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A Magazine for Sheffield

Make Yourself at Home with... Sheffield's Art Organisations

In the face of a year of cancelled events, Sheffield's artistic and cultural organisations are exploring new ways of working and innovating to survive Covid-19.

Sheffield without its arts and culture would be like a roast dinner without Yorkshire puddings. Our diverse creative community makes a vital contribution to the rich tapestry of the city, a contribution which must be preserved and nurtured, recognised and valued.

On the world stage Sheffield is well-known for its music, having been the childhood stomping ground for household names like Pulp and the Arctic Monkeys, but in reality our offer is far more dynamic. Across music, visual art, film, theatre, literature, design, video games and more, Sheffield boasts an incredible community of artists and arts organisations who fly the flag for the city locally, nationally and internationally.

Pre-pandemic, Sheffield’s events calendar was chock full of festivals of all kinds, including Tramlines, Doc/Fest, Off The Shelf and Migration Matters, along with a network of innovative promoters working across hundreds of small and medium-sized venues. And this is all before we consider Sheffield's significant role as an incubator of electronic music of every complexion since the 1980s.

The benefits of a healthy arts and culture sector are often expressed first and foremost with pound signs, with the ‘return on investment’ justifying the initial outlay. The city’s bars, restaurants, shops and hotels in particular do benefit – not to mention the sector’s contribution to meaningful and fulfilling employment – but we can’t fall into the trap of valuing the arts in simple economic terms.

As Professor Vanessa Toulmin from the University of Sheffield, which organises the annual Off The Shelf Festival of Words, rightfully notes: “The creative sector is very much the lifeblood of what makes a great community.”

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Andro & Eve

Ndrika Anyika

The arts reflect our society, nurture engagement in our neighborhoods, provide a platform for marginalised communities and offer a place where people are not seen merely as economic units. So often these are viewed as 'soft' outputs, but their importance cannot be overstated.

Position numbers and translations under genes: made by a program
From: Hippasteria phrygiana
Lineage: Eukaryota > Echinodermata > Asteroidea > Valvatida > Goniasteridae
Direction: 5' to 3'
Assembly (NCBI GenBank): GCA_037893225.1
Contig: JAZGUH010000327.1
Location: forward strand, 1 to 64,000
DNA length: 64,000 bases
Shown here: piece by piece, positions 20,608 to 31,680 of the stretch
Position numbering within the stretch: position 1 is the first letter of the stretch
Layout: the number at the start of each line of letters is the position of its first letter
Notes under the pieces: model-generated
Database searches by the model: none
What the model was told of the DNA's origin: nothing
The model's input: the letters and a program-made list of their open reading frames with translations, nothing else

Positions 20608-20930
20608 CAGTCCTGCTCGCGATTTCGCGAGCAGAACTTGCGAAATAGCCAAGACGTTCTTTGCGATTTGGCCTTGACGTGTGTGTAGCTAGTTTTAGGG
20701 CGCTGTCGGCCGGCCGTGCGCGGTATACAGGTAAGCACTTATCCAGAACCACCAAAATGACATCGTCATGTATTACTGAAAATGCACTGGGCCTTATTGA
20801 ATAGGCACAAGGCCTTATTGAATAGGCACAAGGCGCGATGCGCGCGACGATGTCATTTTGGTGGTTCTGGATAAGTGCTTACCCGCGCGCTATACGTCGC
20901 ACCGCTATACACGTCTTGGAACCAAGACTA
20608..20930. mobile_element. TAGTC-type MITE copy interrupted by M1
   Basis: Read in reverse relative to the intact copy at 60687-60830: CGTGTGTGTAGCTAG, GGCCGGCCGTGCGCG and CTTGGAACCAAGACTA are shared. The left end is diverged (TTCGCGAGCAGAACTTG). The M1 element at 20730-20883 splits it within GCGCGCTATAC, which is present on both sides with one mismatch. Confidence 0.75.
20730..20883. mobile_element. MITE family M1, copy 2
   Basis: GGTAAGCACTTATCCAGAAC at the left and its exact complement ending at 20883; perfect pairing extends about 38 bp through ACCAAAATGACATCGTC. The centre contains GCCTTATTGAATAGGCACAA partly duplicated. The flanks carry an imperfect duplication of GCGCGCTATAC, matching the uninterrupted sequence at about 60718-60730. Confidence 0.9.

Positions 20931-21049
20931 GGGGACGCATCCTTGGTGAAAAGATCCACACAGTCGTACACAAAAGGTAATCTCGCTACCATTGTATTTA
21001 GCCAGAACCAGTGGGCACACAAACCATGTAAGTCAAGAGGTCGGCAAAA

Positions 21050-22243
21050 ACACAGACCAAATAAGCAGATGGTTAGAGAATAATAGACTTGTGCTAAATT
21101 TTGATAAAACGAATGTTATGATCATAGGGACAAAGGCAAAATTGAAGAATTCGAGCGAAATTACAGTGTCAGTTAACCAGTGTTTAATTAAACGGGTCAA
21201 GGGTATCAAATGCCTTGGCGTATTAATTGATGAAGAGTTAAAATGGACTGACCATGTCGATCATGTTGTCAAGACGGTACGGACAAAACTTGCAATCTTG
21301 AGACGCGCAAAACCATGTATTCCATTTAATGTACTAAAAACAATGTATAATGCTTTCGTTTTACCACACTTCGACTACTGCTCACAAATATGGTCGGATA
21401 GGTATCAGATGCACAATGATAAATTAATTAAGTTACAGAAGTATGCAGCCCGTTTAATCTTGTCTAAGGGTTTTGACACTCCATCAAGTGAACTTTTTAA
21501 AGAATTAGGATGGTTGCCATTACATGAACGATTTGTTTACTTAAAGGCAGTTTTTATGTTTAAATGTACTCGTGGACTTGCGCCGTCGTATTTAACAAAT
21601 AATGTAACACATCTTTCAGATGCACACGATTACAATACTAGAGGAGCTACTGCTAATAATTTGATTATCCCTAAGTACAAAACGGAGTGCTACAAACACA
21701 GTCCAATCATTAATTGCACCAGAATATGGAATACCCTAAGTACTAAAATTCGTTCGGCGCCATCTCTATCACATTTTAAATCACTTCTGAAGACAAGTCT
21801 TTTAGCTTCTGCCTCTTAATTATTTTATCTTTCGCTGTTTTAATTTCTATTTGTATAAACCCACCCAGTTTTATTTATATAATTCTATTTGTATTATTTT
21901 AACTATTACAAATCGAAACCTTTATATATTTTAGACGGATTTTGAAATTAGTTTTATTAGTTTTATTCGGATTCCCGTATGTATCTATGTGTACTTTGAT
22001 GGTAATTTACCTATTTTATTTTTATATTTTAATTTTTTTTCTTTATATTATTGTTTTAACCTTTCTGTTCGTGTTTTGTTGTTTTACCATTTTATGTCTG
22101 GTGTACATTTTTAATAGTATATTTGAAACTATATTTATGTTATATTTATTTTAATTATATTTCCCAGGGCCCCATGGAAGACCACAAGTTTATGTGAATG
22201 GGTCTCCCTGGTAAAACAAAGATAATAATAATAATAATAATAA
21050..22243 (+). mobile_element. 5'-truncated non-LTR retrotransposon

They are also outputs that need to be understood in the context of personal stories. Arts programmes provide essential skills to vulnerable people, like confidence building, literacy and working as part of a team. Nights out lead to lifelong friendships. Transformative artistic experiences can change the way we see the world forever.

Covid-19 has impacted every sector imaginable, but perhaps none more so than arts and culture because they fundamentally rely on the ability of people to congregate and connect on a physical level. But the sector is also highly adaptable, says Pete Gunson, Joint Artistic Director, Producer and Engineer at Pif Paf Theatre.

“We are used to reinventing what we do. We’ve always been on an arc of changing how we deliver our work. There is this common thing of going to audiences in their lives, as opposed to expecting them to come through a door to us.”

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Our city’s organisations have worked hard to host Covid-safe in-person events, which in many cases are also innovative by nature, but most have met this unprecedented challenge by transitioning to online-first or ‘blended’ models.